British horticultural growers are invited to attend open sessions being held in Cambridgeshire, Kent and West Sussex to hear Professor Salah Sukkarieh of the University of Sydney as he talks about how the commercialisation of cutting-edge field robotic systems are helping to address agricultural needs in Australia.

Sukkarieh’s visit comes as part of the AHDB Horticulture-hosted Smart Agriculture tour which will see him present a keynote speech at the Smart Agriculture Conference on Tuesday 8 September, followed by a three-day tour stopping off at G’s at Barway, East Malling Research near Maidstone and Growtrain in Chichester.

The exchange of innovation and technology is essential for any industry to overcome issues and adapt to future challenges. The purpose of the AHDB SmartAg conference and subsequent tour is to take the technologies and developments of other disciplines such as engineering, manufacturing, computer science or the medical arena to see how agriculture and horticulture and apply them to the future of precision farming.

Sukarrieh, who is Professor of Robotics and Intelligent Systems at the University of Sydney, and the Director of Research and Innovation at the Australian Centre for Field Robotics has extensive experience of applying technology into practical applications for the benefit of agriculture.

His research team has invented pilotless robotic aircraft that can detect and spray invasive weeds in remote locations and autonomous devices that will perform the manual tasks involved in large-scale horticultural production, such as pruning, thinning, harvesting, mowing, spraying and weeding.

One of these, named Ladybird, was designed and built for the Australian vegetable industry. The aim was to build a ground robot with supporting software and sensors able to undertake crop surveillance. “Ladybird is solar powered and has an array of sensors for detecting crop growth and pest or weed species,” Sukkarieh says. “It also has a robotic arm for removing weeds and the potential for autonomous harvesting.”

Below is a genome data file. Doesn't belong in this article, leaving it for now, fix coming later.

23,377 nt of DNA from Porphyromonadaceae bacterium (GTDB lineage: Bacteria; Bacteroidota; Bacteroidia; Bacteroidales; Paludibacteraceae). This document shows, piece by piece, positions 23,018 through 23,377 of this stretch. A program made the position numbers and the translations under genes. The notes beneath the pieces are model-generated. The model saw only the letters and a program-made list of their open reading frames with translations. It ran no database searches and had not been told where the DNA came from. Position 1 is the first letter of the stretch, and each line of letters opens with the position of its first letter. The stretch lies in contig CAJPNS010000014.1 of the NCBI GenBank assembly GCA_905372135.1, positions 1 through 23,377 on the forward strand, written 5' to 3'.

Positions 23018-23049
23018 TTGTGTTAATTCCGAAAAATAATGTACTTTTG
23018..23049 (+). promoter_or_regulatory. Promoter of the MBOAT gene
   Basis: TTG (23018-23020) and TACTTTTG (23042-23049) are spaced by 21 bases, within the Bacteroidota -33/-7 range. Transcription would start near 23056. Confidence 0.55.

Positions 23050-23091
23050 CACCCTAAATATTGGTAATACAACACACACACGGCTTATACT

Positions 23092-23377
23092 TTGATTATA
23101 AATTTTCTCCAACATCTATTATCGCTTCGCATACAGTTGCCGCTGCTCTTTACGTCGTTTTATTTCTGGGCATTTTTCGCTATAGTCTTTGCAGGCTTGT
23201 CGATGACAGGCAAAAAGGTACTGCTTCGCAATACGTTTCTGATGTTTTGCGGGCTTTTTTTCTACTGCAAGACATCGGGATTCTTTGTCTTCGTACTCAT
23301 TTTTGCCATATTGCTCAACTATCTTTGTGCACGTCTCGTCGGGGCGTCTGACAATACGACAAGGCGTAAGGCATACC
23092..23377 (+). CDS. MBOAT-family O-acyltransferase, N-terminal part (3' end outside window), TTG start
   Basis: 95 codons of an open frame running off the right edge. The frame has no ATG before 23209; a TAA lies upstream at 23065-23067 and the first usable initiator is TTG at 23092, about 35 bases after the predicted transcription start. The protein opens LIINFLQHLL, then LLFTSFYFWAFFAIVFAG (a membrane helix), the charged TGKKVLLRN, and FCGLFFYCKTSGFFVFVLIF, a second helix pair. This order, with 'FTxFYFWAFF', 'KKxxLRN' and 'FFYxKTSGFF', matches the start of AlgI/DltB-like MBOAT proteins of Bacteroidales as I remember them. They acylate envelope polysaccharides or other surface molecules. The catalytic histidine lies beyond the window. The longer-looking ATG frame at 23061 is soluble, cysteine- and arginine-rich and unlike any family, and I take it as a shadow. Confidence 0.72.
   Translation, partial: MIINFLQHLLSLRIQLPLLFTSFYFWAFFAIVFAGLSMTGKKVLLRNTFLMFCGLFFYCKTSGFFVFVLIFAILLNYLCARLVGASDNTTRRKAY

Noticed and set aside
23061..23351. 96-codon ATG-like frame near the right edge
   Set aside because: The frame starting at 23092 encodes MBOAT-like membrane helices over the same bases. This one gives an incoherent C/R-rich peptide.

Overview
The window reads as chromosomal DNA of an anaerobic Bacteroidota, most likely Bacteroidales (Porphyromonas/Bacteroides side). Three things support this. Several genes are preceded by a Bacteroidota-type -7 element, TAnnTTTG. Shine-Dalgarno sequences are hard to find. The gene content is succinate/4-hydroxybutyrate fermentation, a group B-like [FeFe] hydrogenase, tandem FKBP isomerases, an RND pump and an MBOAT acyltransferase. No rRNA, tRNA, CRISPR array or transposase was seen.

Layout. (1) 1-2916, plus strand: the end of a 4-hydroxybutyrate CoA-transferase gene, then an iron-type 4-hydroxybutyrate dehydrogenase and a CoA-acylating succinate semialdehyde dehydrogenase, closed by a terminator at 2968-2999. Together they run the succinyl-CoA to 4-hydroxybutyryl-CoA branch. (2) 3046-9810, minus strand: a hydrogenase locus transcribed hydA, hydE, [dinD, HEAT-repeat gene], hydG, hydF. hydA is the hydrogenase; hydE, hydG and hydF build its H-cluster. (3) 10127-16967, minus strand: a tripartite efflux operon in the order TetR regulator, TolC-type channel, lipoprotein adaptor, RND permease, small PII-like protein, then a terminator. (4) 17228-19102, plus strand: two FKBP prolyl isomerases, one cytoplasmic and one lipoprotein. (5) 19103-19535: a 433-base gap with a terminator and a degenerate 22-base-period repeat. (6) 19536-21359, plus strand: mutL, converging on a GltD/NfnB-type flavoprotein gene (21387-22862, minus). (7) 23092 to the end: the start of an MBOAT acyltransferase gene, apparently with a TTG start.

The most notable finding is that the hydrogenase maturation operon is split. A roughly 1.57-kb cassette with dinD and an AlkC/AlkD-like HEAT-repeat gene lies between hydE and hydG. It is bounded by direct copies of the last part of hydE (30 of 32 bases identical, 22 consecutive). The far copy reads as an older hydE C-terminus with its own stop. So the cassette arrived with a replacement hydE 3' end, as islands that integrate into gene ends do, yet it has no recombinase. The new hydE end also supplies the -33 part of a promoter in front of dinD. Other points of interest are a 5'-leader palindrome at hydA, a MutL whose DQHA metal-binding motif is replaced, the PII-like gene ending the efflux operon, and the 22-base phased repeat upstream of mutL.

Professor Sukkarieh and his team are also working on ground-based robots that operate with unmanned aerial vehicles or ‘drones’, in orchards. “Now we can buy things like this off the shelf, the interest is in what type of sensors we can put on board and what we can do with that data.”

“Over the next five years we’ll start to see more and more robots on the farm, giving us greater crop intelligence for the grower and ability to work on the crop autonomously.”

Dr Bill Parker, Director of R&D and Knowledge Exchange for Crops at AHDB added, “Using advanced technology within the agricultural industries is nothing new, but increasingly it is becoming clear that other disciplines are developing interesting, practical technological applications that could have ground breaking implications for our sector. The aim of the SmartAg conference and grower tour is to inspire more ‘cross discipline’ thinking so that we don’t reinvent or search for technologies that actually are already in use in other fields.”

There are three opportunities for growers to catch Professor Salah Sukkarieh on his tour on the 9, 10, 11 September at the following venues:

9th September at G’s, Barway

  • 09:30 – Arrive/Coffee
  • 10:00 - Salah Sukkarieh – Robotics
  • 11:00 - Grower networking and Q&A
  • 11:45 – Close

10th September at East Malling Research Station, Kent

  • 10:00 - Arrive at EMR
  • 10:30 - Salah Sukkarieh – Robotics
  • 11:00 - Grower networking and Q&A
  • 11:30 – Close
11th September – Growtrain, West Sussex

  • 12:15 – Arrive at Growtrain – (8b Woodhorn Business Centre, Chichester, PO20 2B)
  • 12:30 – Lunch networking and Q&A
  • 14:00 – Close

To book, please email Ella Stanton: specifying which date you are attending.

For more information on AHDB Horticulture visit